I am currently reading a terrific book by Harvard Business School Press called "Managing Performance to Maximize Results". It is a compilation of articles, all based around Human Resources Performance Management.
What drew me to read it was to investigate parallels between HR Performance Management and Strategic Supplier Relationship Management.
A great deal of theoretical research and practical study has gone into the manager/employee performance management process and I believe we can leverage this body of work to apply to the domain of supplier relationship management.
The first page of the book reveals the fundamentals of how performance management can generate better business results. (I have taken the liberty to insert the appropriate 'supplier relationship' text)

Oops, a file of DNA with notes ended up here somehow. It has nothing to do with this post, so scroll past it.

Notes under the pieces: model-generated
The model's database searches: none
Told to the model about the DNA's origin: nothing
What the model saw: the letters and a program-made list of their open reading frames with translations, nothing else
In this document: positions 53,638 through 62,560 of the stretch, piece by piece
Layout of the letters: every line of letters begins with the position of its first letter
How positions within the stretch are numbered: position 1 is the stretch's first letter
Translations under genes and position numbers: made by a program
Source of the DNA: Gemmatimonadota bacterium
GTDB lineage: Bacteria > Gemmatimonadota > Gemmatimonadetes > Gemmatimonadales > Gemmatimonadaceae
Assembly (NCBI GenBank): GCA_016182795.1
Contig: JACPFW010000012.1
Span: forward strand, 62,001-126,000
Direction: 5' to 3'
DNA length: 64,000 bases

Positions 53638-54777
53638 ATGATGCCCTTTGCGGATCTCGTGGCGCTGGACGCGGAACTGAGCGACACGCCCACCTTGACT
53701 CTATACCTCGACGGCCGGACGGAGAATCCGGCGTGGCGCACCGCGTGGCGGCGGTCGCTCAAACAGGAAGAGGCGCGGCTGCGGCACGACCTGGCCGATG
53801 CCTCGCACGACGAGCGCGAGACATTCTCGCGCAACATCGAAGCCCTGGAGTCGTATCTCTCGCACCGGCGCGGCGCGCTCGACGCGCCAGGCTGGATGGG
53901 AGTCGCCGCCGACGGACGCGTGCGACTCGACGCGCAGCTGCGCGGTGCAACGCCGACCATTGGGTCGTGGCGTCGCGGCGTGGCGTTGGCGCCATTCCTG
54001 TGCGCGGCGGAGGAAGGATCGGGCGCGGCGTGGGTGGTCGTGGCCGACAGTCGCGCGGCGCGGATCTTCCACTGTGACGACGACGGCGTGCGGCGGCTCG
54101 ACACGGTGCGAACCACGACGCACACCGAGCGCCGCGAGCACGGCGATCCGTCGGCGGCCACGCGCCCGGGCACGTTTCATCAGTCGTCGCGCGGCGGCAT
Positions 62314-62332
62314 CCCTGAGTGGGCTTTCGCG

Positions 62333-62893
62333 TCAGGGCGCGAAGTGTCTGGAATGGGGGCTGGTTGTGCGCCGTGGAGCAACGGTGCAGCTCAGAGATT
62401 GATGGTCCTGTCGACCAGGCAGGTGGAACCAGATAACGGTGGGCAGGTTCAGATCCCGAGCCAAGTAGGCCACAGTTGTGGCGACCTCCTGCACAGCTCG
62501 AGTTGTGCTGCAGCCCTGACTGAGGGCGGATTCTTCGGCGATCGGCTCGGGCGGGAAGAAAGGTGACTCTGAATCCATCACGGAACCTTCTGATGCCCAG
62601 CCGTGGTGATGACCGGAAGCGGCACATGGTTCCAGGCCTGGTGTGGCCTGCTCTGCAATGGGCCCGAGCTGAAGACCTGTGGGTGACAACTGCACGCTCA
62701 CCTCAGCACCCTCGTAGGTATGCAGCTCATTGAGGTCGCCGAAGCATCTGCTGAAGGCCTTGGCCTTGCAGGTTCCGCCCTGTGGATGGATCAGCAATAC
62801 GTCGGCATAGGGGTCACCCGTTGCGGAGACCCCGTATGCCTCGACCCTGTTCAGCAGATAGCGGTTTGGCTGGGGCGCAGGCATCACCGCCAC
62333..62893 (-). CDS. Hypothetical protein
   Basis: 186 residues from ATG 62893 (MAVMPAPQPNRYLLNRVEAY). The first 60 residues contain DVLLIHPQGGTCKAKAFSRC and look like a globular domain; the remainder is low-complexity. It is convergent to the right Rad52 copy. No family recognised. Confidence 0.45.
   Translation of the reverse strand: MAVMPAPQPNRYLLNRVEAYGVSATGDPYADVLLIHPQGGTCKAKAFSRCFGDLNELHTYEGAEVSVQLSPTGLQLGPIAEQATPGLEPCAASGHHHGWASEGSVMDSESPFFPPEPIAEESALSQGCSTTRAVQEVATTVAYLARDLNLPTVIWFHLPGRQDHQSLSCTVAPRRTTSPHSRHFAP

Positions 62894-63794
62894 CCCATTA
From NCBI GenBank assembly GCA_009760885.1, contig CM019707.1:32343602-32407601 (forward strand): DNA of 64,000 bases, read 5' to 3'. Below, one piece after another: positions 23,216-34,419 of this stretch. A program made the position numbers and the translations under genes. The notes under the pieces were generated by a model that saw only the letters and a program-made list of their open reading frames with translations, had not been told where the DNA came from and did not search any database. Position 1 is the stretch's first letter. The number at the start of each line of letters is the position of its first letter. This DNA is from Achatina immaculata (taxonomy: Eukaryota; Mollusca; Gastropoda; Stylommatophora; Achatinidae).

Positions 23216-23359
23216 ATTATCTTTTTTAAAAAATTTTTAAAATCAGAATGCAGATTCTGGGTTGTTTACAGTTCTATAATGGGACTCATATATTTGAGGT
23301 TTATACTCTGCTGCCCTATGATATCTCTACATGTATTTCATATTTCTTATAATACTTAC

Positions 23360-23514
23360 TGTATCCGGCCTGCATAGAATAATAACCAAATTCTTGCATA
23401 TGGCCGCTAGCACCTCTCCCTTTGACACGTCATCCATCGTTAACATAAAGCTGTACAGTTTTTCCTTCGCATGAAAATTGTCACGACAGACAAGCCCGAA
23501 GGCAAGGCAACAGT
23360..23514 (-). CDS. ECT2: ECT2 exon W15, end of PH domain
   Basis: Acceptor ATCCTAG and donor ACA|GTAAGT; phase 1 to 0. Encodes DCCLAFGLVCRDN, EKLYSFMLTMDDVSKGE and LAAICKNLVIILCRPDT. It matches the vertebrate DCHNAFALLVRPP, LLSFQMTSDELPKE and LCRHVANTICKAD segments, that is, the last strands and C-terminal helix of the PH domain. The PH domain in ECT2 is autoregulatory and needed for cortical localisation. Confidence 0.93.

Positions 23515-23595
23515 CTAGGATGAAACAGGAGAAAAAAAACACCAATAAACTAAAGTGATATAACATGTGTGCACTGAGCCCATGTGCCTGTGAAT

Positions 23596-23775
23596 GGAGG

Further, their research identifies the characteristics of 'best practice' performance management systems (and again, I hope the parallels with supplier management systems are clear):
The authors raise a point about how performance management systems are viewed - and named accordingly.
For example, does the term "Performance Evaluation" lead to the perception that the process is complete once a final score or rating has been determined? Or should we communicate via "Performance Management" that data will be used to build development plans for the upcoming year?
Should we follow the lead of the Human Resources sector and move on from the term"Performance Appraisal" to adopt more contemporary descriptors like "Performance Management" or "Professional Development"?
The fact is, the evaluation data is historical and viewing it as the goal could lead to a 'rear view mirror' approach to relationship management. Surely we want to shift our focus to the present and then to the future, leveraging off the information that the evaluation scorecard has provided us - guiding us to where we need to go - rather than where we have been!